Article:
# Lecture 19 Common

```4/7/2008
Lecture 19
OUTLINE
• Common‐gate stage
• Source follower
EE105 Spring 2008
Lecture 19, Slide 1
Prof. Wu, UC Berkeley
Common‐Gate Stage
Av = g m RD
• Common‐gate stage is similar to common‐base stage: a rise in input causes a rise in output. So the gain is positive. EE105 Spring 2008
EE105 Fall 2007
Lecture 19, Slide 2
Prof. Wu, UC Berkeley
1
4/7/2008
Signal Levels in CG Stage
• In order to maintain M1 in saturation, the signal swing at Vout cannot fall below Vb‐VTH
EE105 Spring 2008
Lecture 19, Slide 3
Prof. Wu, UC Berkeley
I/O Impedances of CG Stage
Rin =
1
gm
λ =0
Rout = RD
• The input and output impedances of CG stage are similar to those of CB stage.
EE105 Spring 2008
EE105 Fall 2007
Lecture 19, Slide 4
Prof. Wu, UC Berkeley
2
4/7/2008
CG Stage with Source Resistance
vX =
1
gm
1
+ RS
gm
vin
1
gm
vout vx
= g m RD
1
vx vin
+ RS
gm
g R
RD
=
= m D
1
+ RS 1 + g m RS
gm
Av =
• When a source resistance is present, the voltage gain is equal to that of a CS stage with degeneration, only positive.
EE105 Spring 2008
Lecture 19, Slide 5
Prof. Wu, UC Berkeley
Generalized CG Behavior
Rout = (1 + g m rO ) RS + rO
• When a gate resistance is present it does not affect the gain and I/O impedances since there is no potential drop across it (at low frequencies).
• The output impedance of a CG stage with source resistance is identical to that of CS stage with degeneration.
EE105 Spring 2008
EE105 Fall 2007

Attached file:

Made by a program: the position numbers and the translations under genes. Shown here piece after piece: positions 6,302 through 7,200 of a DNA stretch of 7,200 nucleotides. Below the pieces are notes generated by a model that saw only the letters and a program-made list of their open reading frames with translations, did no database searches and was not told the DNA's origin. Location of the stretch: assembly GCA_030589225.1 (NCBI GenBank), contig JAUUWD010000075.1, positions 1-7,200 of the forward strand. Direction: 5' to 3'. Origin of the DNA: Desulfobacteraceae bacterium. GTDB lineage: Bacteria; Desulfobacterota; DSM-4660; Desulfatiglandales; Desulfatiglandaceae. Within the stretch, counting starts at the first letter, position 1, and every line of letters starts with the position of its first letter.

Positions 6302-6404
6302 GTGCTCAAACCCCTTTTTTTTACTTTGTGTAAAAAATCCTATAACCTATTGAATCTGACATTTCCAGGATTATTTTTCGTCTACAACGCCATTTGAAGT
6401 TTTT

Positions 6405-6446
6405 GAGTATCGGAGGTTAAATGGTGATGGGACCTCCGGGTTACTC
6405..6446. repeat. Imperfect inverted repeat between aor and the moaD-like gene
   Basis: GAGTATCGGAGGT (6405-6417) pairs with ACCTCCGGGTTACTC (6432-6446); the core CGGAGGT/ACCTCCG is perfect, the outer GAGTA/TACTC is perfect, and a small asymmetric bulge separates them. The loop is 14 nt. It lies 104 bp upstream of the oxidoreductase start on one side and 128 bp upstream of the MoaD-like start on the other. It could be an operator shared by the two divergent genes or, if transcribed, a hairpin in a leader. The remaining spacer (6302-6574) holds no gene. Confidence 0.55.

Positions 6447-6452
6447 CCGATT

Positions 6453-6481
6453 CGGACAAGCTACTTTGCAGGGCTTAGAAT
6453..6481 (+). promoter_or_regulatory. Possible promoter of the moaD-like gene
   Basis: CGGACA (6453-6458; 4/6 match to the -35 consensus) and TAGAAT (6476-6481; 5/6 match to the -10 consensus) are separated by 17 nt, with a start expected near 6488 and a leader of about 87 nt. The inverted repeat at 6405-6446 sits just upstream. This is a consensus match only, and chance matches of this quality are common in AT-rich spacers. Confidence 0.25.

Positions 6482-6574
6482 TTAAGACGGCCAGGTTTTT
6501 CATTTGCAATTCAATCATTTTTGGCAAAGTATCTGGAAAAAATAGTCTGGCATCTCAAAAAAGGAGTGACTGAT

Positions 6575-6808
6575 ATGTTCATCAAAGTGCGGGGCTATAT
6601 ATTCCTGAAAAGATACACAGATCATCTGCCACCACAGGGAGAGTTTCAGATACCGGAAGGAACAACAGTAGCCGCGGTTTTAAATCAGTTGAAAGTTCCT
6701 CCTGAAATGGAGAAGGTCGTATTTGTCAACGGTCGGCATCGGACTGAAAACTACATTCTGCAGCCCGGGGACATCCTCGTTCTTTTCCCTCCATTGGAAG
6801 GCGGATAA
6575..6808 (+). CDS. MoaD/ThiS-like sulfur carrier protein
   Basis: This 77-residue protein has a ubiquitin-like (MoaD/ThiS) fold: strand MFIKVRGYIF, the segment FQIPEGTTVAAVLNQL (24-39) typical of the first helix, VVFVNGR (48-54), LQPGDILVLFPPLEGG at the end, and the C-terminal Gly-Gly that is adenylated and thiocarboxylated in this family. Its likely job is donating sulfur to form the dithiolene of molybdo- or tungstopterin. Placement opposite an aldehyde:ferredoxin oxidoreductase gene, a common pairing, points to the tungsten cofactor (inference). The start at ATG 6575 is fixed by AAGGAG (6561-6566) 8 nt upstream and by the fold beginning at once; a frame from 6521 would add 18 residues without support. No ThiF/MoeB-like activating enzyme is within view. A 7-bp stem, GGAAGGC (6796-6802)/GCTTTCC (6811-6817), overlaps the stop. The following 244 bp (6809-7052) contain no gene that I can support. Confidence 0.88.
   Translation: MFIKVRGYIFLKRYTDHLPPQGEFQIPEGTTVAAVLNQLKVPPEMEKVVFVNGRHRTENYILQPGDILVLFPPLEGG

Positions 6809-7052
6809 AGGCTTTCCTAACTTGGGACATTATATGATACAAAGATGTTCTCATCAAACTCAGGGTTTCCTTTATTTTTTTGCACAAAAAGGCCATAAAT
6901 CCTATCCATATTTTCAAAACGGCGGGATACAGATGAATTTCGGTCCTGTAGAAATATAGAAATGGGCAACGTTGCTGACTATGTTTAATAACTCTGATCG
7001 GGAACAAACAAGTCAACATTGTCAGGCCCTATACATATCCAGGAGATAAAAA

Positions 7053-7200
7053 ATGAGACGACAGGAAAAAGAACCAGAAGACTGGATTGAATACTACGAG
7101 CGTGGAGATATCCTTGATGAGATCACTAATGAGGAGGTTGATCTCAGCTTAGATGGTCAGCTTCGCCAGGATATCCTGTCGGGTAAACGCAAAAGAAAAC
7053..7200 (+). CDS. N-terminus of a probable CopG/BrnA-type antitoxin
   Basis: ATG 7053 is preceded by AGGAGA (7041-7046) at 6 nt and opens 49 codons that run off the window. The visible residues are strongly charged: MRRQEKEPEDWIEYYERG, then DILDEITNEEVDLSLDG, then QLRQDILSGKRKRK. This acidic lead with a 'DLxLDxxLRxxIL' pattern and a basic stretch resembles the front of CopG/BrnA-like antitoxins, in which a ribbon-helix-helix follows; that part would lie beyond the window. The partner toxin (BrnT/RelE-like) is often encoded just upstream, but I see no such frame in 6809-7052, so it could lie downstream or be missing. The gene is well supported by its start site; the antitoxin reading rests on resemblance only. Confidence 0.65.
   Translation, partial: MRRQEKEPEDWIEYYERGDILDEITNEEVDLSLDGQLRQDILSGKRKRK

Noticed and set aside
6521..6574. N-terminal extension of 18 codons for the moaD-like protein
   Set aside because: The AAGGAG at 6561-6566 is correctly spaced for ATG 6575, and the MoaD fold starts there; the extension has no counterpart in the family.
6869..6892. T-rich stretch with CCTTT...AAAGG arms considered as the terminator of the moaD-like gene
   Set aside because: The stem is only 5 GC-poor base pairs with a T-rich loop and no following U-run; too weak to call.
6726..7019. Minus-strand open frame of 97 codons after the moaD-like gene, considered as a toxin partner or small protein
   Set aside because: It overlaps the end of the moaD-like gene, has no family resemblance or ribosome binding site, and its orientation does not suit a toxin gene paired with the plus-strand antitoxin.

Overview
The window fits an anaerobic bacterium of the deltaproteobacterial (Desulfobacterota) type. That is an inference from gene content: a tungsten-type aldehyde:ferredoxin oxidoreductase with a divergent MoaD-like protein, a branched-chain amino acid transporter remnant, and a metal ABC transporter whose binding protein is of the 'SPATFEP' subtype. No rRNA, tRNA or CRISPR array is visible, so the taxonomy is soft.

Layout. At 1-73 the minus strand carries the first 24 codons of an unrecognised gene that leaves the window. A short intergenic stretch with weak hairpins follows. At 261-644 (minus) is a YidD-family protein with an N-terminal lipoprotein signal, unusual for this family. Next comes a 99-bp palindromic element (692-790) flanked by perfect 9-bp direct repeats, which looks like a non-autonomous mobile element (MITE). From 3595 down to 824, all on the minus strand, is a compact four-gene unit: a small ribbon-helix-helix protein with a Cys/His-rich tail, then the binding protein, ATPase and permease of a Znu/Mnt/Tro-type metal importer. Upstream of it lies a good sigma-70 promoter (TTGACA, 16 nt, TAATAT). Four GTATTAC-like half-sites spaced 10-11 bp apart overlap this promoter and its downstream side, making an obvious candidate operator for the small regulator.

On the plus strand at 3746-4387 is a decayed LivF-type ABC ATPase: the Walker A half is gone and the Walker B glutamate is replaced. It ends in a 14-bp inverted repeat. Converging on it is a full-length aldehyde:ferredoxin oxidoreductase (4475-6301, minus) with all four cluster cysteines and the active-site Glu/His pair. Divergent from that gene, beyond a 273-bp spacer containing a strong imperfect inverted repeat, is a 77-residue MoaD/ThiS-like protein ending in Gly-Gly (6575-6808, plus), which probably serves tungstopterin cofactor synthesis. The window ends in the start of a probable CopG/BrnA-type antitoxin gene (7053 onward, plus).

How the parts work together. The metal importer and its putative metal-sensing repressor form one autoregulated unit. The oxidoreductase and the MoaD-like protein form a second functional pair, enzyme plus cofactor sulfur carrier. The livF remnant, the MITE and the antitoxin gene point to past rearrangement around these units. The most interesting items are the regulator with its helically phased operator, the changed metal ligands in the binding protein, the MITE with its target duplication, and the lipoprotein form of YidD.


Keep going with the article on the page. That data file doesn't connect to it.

Lecture 19, Slide 6
Prof. Wu, UC Berkeley
3
4/7/2008
Example of CG Stage
vout
g m1 RD
=
vin 1 + ( g m1 + g m 2 ) RS
⎡
⎤
⎛ 1
⎞
Rout ≈ ⎢ g m1rO1 ⎜
|| RS ⎟ + rO1 ⎥ || RD
⎢⎣
⎥⎦
⎝ gm2
⎠
• Diode‐connected M2 acts as a resistor to provide the bias current.
EE105 Spring 2008
Lecture 19, Slide 7
Prof. Wu, UC Berkeley
CG Stage with Biasing
R || (1/ gm )
vout
= 3
⋅ gmRD
vin R3 || (1/ gm ) + RG
• R1 and R2 provide gate bias voltage, and R3 provides a path for DC bias current of M1 to flow to ground. EE105 Spring 2008
EE105 Fall 2007
Lecture 19, Slide 8
Prof. Wu, UC Berkeley
4
4/7/2008
Source Follower Stage
Av &lt; 1
EE105 Spring 2008
Lecture 19, Slide 9
Prof. Wu, UC Berkeley
Source Follower Core
vout
rO || RL
=
1
vin
+ rO || RL
gm
• Similar to the emitter follower, the source follower can be analyzed as a resistor divider. EE105 Spring 2008
EE105 Fall 2007
Lecture 19, Slide 10
Prof. Wu, UC Berkeley
5
4/7/2008
Source Follower Example
Av =
rO1 || rO 2
1
+ rO1 || rO 2
g m1
• In this example, M2 acts as a current source.
EE105 Spring 2008
Lecture 19, Slide 11
Prof. Wu, UC Berkeley
Output Resistance of Source Follower
Rout =
1
1
|| rO || RL ≈
|| RL
gm
gm
• The output impedance of a source follower is relatively low, whereas the input impedance is infinite (at low frequencies); thus, a good candidate as a buffer.
EE105 Spring 2008
EE105 Fall 2007
Lecture 19, Slide 12
Prof. Wu, UC Berkeley
6
4/7/2008
Source Follower with Biasing
ID =
1
W
2
μnCox (VDD − I D RS − VTH )
2
L
• RG sets the gate voltage to VDD, whereas RS sets the drain current
• The quadratic equation above can be solved for ID
EE105 Spring 2008
Lecture 19, Slide 13
Prof. Wu, UC Berkeley
Supply‐Independent Biasing
• If Rs is replaced by a current source, drain current ID
becomes independent of supply voltage. EE105 Spring 2008
EE105 Fall 2007
Lecture 19, Slide 14
Prof. Wu, UC Berkeley
7
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